Africa is witnessing a gradual shift towards massive investment in Information and Communications Technology (ICT), thanks to the role of policymakers who are pushing for full regulatory reform for ICTs. Many African leaders have realised that, for any meaningful economic development to occur, technology has to play its part. But the free flow of investment in the sector was slowed down last year, owing to the global economic downturn, which forced many African countries to cut spending in some sectors and prioritise the most urgent areas. The question as to whether Africa should continue to invest in ICTs was raised at this year’s eLearning conference debate in the Zambian capital, Lusaka.
By Talent Ng’andwe
The debate, chaired by former British parliamentarian Dr Harold Elletson of the New Security Foundation, UK, and Dr Katherine Getao from NEPAD on the last day of the conference, centred on the following motion:
“Despite the global financial crisis, Africa must continue to invest in ICTs for education, and 1:1 computing provides the most affordable, educationally rich computing solution.”
The two opposing panels comprised Richard Niyonkuru, Monitoring and Education Advisor for ICT Projects for the Rwanda Ministry of Education, and David Cavallo, Vice President for Learning at the One Laptop per Child project, USA, on the proposing side, and Alex Twinomugisha, Global e-Schools and Communities Initiative (GeSCI), Kenya, and Anthony Bloome, USAID, USA, on the opposing side.
In his opening speech, Richard Niyonkuru argued that Africa must continue to invest in technologies for education.
“ICTs are lifetime opportunities which are knocking on African doors, and as a continent we should not miss this opportunity“, he said, before going on to explain that ICTs in education should not be considered a luxury, as has been the case in the past, but should be regarded as commodities or public goods, since they allow the benefits of the information revolution to be harvested.
The audience backed his argument that in terms of ICTs in education, the emphasis should not be on computers and software deployed in schools but rather on revolutionising and re-engineering education systems so that they provide a service to the new society.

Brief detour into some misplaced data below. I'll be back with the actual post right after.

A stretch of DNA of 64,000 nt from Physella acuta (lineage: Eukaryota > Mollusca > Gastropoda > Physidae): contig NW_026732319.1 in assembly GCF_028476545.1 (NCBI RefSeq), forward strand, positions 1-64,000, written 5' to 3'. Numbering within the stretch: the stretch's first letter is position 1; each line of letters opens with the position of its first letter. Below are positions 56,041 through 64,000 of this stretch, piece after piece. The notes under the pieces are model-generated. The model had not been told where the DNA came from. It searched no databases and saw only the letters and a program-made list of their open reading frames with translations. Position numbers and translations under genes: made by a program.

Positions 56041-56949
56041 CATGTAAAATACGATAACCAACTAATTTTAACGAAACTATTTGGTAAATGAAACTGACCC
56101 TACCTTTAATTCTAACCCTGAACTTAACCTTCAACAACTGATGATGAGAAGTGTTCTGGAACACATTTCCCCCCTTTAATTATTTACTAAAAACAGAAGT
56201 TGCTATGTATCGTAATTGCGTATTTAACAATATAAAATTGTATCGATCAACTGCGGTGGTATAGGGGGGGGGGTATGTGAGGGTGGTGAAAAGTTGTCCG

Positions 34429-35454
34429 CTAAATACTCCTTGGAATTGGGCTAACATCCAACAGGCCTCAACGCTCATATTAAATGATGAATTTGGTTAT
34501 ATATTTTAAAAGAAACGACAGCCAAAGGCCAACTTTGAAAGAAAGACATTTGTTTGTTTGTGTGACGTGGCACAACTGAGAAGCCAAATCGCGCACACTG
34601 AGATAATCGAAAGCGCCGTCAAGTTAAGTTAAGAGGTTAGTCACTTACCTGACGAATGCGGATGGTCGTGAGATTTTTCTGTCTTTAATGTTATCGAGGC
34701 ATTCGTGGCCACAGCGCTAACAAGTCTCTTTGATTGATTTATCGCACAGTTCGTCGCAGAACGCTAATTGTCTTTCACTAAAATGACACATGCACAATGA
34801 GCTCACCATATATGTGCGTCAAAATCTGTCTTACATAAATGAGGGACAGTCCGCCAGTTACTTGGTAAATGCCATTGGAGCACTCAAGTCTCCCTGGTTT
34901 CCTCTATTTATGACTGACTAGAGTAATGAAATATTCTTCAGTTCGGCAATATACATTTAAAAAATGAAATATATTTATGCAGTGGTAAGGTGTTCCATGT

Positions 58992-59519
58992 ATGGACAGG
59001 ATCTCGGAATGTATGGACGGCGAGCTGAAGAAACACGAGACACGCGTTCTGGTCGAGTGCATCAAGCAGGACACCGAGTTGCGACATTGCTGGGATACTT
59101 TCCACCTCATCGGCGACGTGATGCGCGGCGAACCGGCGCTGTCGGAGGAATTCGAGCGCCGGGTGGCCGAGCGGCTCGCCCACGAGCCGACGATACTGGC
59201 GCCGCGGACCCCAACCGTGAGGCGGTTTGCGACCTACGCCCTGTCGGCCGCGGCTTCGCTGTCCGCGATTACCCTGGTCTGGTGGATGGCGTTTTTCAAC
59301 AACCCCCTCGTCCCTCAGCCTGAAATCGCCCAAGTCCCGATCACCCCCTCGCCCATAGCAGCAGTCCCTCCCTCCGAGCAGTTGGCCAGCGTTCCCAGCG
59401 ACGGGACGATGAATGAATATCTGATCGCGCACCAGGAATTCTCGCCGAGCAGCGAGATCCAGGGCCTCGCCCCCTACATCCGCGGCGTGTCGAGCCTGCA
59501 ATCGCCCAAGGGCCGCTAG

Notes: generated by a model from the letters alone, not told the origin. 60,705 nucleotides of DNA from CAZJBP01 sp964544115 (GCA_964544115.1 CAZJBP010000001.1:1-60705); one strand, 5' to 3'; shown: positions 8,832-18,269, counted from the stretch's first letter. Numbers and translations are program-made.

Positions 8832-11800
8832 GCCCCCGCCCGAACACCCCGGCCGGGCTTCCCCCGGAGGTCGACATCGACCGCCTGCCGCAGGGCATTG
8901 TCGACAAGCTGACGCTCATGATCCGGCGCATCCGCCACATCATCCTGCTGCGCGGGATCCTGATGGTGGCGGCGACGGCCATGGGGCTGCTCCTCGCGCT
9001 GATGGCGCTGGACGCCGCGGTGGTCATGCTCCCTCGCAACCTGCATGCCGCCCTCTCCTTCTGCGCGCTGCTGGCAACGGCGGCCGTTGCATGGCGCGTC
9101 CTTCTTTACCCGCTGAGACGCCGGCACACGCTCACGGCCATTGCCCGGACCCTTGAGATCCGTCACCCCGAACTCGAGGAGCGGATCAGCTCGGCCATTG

His views were supported by David Cavallo who added that the education system in Africa needed appropriate technologies suitable to its culture and environment.
Much to the amusement of the audience, Alex Twinomugisha interjected, saying that we do not need massive investment in technology at the expense of poor road networks, unreliable energy and the fight against diseases such as HIV/AIDS. “We have come this far without technology, we have proven that we can achieve our educational goals without technology,“ he said.
Alex Twinomugisha said he believed that Africa should focus on one-to-one solutions for teachers, who are fundamental to the development of education. Teacher development is vital, he said.
Anthony Bloome agreed with Alex Twinomugisha, saying that investment in ICT for education at this stage, when Africa is struggling to recover from the global economic downturn, is not practicable and is very costly. “My concern is that without greater reform efforts, ICT for Education initiatives will not get past the pilot stages and will not be more widely integrated, so that wider education reform efforts will not get the support they need,” he said.
However, such investments in education, if any, should be contextualised by significant improvements in terms of quality educational reforms in policy, curriculum development, professional development for teachers and administrators and focusing on student achievement.
The debate intensified when members of the audience were given an opportunity to express their views. There was plenty of lively confrontation and a couple of tense of exchanges.
Bernard Appiah from the International Network for the Availability of Scientific Publications, USA, accused major players in the ICT sectors of dumping technology in Africa. James Uhomoibhi from the UK responded by saying that people should not portray every technology for Africa as bad. He cited examples of mobile phone technology, which is helping to improve education in Africa’s health sector.
In conclusion, the proposing side was unable to convince the audience of the role that ICT can play in enhancing education in Africa and failed to explain adequately the costs associated with the introduction of technology.
The opposing side was quick to take advantage and capitalise on such weaknesses.
Mr Elletson, the Chairman, put the motion to a vote by a show of hands. The opposition had the majority and emerged as winners of the debate.